Appellants argue that the relief sought is not in the nature of habeas corpus, since they are not challenging the authority of the State to retain them in custody, but are questioning rather the nature of the custody. We need not reach this jurisdictional issue, however, since we have concluded that no substantial constitutional issue has been presented by appellants' challenge to either section 208, subd. 4(b) or section 208, subd. 5 of New York's Mental Hygiene Law, and therefore there is no need to convene a three-judge federal court and dismissal of the complaints was proper.
The claim is made that section 208, subd. 4(b) denies equal protection of the laws by conferring medical treatment on all convicted misdemeanants and prostitutes who are found to be addicts, but giving similar treatment to only those felons specifically designated to receive it by the sentencing judge. It is further contended that the section violates the Due Process Clause, since it provides the sentencing judge with standardless discretion to determine which felons are to receive NACC care. It is thus possible that two identically situated felons will receive different treatment, one being sentenced to prison, and the other being afforded medical care. The argument is also made that addicted felons are constitutionally entitled to treatment, and that they may not be punished for offenses compelled by their addiction. Finally, it is contended that section 208, subd. 5 of the Mental Hygiene Law denies equal protection of the laws, since it denies to addicted criminals the opportunity for a suspended sentence, an opportunity often afforded to similarly situated non-addicted criminals.
The standard to be applied in determining the necessity for the convening of a three-judge court is whether or not the constitutional claim is "obviously without merit" or "its unsoundness so clearly results from the previous decisions of [the Supreme Court] as to foreclose the subject." California Water Service Co. v. City of Redding, 304 U.S. 252, 255, 58 S. Ct. 865, 82 L. Ed. 1323 (1938) (per curiam). Although there exists no specific Supreme Court decision foreclosing the constitutional challenges presented here, established constitutional principles, as recently underscored by the Supreme Court, demonstrate the appellants' claims are, in fact, "obviously without merit."
I. EQUAL PROTECTION OF THE LAWS
In enacting the broad statute of which section 208, subd. 4(b) is a part, the State Legislature recognized that "[a] comprehensive program of compulsory treatment of narcotic addicts is essential to the protection and promotion of the health and welfare of the inhabitants of the state * * *."*fn4 "Experience has demonstrated that narcotic addicts can be rehabilitated and returned to useful lives only through extended periods of treatment in a controlled environment," the State concluded, and therefore it was decided "to provide a comprehensive program of human renewal of narcotic addicts in rehabilitation centers and aftercare programs."*fn5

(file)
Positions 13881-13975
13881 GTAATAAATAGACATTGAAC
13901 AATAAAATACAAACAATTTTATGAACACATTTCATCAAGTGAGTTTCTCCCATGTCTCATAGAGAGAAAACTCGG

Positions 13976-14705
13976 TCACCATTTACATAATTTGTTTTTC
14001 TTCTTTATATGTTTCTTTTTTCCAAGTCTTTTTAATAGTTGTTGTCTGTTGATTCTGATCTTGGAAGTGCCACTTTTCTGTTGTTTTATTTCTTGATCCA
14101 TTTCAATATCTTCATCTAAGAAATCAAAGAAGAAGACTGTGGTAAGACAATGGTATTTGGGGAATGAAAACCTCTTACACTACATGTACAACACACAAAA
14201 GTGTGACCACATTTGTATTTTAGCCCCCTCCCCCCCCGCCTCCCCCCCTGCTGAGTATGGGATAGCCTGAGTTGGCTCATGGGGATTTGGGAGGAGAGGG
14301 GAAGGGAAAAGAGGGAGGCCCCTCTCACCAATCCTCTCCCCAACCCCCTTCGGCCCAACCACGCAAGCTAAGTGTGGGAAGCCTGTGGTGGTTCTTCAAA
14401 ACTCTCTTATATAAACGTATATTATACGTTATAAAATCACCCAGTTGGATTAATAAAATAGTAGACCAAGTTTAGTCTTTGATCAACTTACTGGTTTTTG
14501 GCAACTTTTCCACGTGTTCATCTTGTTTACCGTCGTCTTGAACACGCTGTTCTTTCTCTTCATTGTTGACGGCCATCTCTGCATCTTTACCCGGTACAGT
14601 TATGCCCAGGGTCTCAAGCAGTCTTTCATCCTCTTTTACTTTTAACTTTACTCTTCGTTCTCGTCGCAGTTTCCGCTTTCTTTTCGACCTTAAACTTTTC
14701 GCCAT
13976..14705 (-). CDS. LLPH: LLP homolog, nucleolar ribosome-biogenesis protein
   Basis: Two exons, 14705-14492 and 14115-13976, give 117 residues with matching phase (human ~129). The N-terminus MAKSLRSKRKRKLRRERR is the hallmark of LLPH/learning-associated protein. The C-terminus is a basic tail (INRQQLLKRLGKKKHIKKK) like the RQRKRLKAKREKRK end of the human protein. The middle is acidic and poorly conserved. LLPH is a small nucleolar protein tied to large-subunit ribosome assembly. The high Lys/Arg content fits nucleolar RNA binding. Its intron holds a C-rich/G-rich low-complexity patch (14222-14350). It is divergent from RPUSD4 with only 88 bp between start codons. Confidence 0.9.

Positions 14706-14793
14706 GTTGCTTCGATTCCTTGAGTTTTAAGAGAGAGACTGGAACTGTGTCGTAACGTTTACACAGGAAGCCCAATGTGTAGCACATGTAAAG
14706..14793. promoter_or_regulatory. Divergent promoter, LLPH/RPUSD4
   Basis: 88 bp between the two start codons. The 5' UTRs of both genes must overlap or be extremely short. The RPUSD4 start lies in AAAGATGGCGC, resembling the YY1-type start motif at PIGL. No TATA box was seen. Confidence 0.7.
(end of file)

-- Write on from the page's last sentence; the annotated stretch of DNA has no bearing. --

The fact that felons are not assured of treatment, however, causes appellants to question the comprehensiveness of the program. It is argued that often the distinctions between felonies and misdemeanors are trivial or arbitrary, and that in any case an addicted felon is just as much in need of medical treatment as is an addicted misdemeanant. It is therefore contended that the distinction imposed by section 208, subd. 4(b) is wholly arbitrary and capricious.
Though state laws which have no rational basis whatsoever for the classifications imposed may be held to violate the Equal Protection Clause, in situations where the Equal Protection claim is one of arbitrariness, rather than intentional and invidious discrimination against a particular racial, religious, ethnic, social or political group, the state is permitted considerably greater latitude in distributing its resources and administering its laws. Cf. James v. Valtierra, 402 U.S. 137, 91 S. Ct. 1331, 1333, 28 L. Ed. 2d 678 (1971). A state is often required by reason of administrative or judicial necessity to draw fine distinctions. For example, the exact age at which an individual is qualified to vote. Oregon v. Mitchell, 400 U.S. 112, 91 S. Ct. 260, 27 L. Ed. 2d 272 (1970).*fn6